To combat this disease, the WHO has launched a 'Global Program to Eliminate Lymphatic Filariasis' (GPELF), aiming to eliminate LF by the year 2020 in all the endemic countries using mass drug administration (MDA) to interrupt the disease's transmission. Egypt was one of the first countries to implement a national program to eliminate LF based on WHO's strategy of repeated rounds of annual treatment in the form of albendazole with diethylcarbamazine (DEC) ,.
The exponential growth of GPELF has highlighted the need for sensitive tools to monitor progress toward programmatic endpoints, as well as aid in rapid and early detection of cases, which is often challenging .
LF is characterized by a wide range of clinical presentations. One group of individuals in the endemic community shows no clinical manifestations or microfilariae (Mf), which may be due to insufficient exposure, prepatent infection or adult worm infection without Mf, or clearance of infection. Another group of individuals in the endemic community shows Mf in their blood without obvious clinical manifestations. Some of these may remain microfilaremic and asymptomatic for years or even for the rest of their lives, whereas the rest may become symptomatic, with a devastating outcome ,.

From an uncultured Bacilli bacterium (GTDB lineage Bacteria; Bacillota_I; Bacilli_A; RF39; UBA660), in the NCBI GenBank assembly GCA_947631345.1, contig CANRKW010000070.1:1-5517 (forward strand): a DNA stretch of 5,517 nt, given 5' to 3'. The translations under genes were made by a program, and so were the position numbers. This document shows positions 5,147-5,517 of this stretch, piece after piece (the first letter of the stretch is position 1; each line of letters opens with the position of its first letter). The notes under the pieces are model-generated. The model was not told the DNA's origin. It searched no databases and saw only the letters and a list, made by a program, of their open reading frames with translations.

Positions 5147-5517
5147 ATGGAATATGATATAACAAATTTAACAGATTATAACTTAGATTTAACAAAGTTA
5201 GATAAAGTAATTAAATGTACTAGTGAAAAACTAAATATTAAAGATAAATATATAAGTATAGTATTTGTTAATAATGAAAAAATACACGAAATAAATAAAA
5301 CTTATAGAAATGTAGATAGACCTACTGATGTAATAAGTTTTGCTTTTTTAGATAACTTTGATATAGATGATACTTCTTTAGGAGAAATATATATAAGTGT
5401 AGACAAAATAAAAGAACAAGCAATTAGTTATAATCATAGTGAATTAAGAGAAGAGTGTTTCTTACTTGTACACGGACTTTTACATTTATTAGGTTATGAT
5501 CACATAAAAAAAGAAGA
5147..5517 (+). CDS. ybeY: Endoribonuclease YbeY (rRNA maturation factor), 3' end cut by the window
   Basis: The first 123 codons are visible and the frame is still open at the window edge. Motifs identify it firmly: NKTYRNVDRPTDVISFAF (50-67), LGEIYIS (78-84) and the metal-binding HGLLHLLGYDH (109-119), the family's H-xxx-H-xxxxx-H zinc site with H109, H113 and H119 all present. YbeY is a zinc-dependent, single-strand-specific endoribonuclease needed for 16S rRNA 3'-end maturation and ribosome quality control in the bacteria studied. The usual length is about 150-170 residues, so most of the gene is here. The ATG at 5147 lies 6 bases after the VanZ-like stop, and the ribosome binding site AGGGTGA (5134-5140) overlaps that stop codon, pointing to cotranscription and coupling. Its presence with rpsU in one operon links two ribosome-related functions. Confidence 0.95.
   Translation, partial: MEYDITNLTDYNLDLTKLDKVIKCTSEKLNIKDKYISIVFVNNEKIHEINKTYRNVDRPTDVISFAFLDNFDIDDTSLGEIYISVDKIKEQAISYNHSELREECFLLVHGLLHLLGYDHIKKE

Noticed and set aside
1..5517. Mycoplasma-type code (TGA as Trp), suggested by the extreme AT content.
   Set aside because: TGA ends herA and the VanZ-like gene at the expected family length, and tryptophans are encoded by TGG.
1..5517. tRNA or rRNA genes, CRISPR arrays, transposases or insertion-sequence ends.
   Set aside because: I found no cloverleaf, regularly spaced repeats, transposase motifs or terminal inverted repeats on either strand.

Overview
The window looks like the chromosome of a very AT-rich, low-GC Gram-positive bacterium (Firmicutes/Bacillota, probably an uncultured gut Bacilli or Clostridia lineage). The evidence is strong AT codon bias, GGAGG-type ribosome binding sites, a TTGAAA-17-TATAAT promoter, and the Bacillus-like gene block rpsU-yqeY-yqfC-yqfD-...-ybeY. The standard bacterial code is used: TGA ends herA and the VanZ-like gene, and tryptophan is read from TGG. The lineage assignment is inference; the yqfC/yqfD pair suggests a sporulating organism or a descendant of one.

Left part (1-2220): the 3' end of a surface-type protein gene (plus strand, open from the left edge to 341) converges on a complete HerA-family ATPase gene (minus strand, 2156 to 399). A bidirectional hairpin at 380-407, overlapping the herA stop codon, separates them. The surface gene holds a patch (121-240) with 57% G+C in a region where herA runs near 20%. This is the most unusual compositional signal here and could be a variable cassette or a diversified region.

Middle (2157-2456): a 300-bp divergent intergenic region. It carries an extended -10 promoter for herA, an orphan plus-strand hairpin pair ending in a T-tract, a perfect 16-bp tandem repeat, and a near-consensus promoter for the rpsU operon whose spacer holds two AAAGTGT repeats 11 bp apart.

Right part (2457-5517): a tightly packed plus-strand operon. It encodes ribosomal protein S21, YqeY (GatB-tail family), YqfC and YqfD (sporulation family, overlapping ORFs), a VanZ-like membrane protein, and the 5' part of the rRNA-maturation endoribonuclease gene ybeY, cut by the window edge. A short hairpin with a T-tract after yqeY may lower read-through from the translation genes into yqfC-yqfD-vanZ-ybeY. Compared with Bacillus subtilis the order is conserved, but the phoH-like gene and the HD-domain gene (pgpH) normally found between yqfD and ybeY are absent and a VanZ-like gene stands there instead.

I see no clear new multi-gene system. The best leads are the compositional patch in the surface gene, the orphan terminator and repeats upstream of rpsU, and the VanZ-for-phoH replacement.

As regards the laboratory diagnosis of LF, the night-time blood collection for Mf detection and the low prevalence of parasites can be problematic. These obstacles in the direct methods for parasite detection have led to the development of alternative methods for diagnosis, such as immunological assays. In fact, diagnosis of bancroftian filariasis has been revolutionized by the introduction of circulating filarial antigen (CFA) tests. Although several groups have reported the detection of soluble CFAs in human blood through different immunological techniques, only two assays are currently available: an enzyme-linked immunosorbent assay (ELISA) and an immunochromatographic test (ICT) rapid test ,,,,.